Chris Roller, FBC Rogers, Arkansas
In 24 years of student ministry, I’ve seen a lot of changes in students. As a student minister, here are some key things I see in the students you are about to greet as freshmen.
Less enthusiasm. I used to see students graduate and be excited to head to college and get plugged into a college ministry that looked something like the student ministry they grew up in. It seems, in the past 10 years that has changed. I see both students who grew up regularly attending church and those who did not, opting out when they arrive on campus. So often students grow up in church, volunteer to be a leader, invite people to church, share the Gospel, go through discipleship and then get to college and forget that it even existed. For some students it’s understandable as their parents help put priorities on things like sports and other extracurricular activities and only attend church when nothing else is going on. However, some grow up seeing church as a priority and still walk away.
Face to face is harder than it used to be. All my current students grew up in a digital age where they did not interact face to face as much as previous generations. So, going to a new school, with new people, with a new way of living, with a new church can be very overwhelming. On top of that, we push them to go to a new college ministry with students who have been going there for the last 1-3 years. This is why some students don’t jump in to getting involved.
Finding belonging is harder. For my high school students, they struggle when they do not see their “crowd” when they do show up to a college ministry. This leads them to immediately feel like an outsider who does not belong. I’ve heard our returning college students explain that they don’t get plugged into college ministry because, “it’s where the weird students are” or “I just don’t fit in”. My students who do find a home in a college ministry when they go away to college are engaged personally by students or mentors in that ministry. Students who make a personal connection are much more likely to get involved than students who only hear about your ministry from a flier or from a post on social media.
Lots of shiny new things. My students are often blown away by the number of things to do in college. From Greek life to sports and on-campus activities, they are inundated with choices and opportunities that go far beyond high school. Add freedom and new dating possibilities to the mix and you can see why students take their eyes off of God. They are distracted by a thousand shiny new things. We’re not going to be able to shut down everything that gets in the way of college ministry, but we can team up with some of these organizations. Start some Bible studies with students who are already involved in some of these different things, offer to cook for some of these organizations and use that to build relationships.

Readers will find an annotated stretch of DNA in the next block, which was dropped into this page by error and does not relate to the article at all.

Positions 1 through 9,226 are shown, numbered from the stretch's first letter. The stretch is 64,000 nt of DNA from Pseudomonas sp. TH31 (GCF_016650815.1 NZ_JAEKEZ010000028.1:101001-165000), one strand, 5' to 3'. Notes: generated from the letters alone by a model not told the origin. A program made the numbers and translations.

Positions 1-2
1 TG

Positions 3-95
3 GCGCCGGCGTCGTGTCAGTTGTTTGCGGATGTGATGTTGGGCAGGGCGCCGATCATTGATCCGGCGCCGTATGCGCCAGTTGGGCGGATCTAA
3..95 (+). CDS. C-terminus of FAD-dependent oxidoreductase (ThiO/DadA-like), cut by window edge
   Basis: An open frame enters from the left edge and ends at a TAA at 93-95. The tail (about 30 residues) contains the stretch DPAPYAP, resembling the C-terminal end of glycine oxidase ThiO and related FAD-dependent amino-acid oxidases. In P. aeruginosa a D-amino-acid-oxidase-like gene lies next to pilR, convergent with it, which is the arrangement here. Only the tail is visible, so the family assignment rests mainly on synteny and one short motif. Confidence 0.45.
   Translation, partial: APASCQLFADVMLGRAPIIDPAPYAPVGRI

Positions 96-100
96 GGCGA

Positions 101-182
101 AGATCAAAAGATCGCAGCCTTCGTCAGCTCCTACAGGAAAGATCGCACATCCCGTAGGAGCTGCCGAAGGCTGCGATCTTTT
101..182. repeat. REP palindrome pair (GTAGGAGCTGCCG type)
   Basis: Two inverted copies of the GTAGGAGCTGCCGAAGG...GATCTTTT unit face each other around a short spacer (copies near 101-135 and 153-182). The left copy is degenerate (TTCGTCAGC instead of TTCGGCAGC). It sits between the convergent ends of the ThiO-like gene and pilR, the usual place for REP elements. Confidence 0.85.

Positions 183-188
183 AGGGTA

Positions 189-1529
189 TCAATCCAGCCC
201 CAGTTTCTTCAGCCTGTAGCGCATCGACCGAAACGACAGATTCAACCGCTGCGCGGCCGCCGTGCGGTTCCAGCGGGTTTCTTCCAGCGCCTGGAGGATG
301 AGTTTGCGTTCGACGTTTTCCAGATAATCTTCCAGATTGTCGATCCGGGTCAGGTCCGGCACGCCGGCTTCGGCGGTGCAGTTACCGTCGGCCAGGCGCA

From big fish to freshmen. Many of our graduating seniors are looking for a place to serve. They want to serve on mission, lead Bible studies, and even be a part of reaching other students. These same highly motivated high school seniors take on a new persona as they start over as freshmen. Be ready to make ways for new students to serve. They want to lead. Make sure you are ready to help them step into those roles pretty quickly. As a student pastor, we spend a lot of time asking students to serve. Some students are expecting the same thing on college campuses and get frustrated when it doesn’t happen. Some of our college students come home every weekend, but if they are asked and engaged by a college ministry they will eventually say yes and get involved.
Attracted to the loudest voices. Our high school students are being pulled into more political and moral directions then I’ve ever seen. A lot of graduates are going to navigate to wherever the loudest people are. For this reason, some students feel intimidated in high school and college about going to church as the world loves to paint a picture of the church as people who do not care. College ministries that are not ashamed and live out a public testimony on campus also attract these students.
Care first. Finally, our high school graduates want people in their lives that care about them. This is true when they’re in high school and even more so when they get to college. One thing that I see many of our seniors do is find groups of people that love them and spend a lot of their time with them. If you can get a few influential leaders of those groups engaged, then you’ll end up with the whole group engaged. Remember, this is a hard time for graduates and there’s a lot of things changing. We need to keep loving them and be consistent in reaching out to them!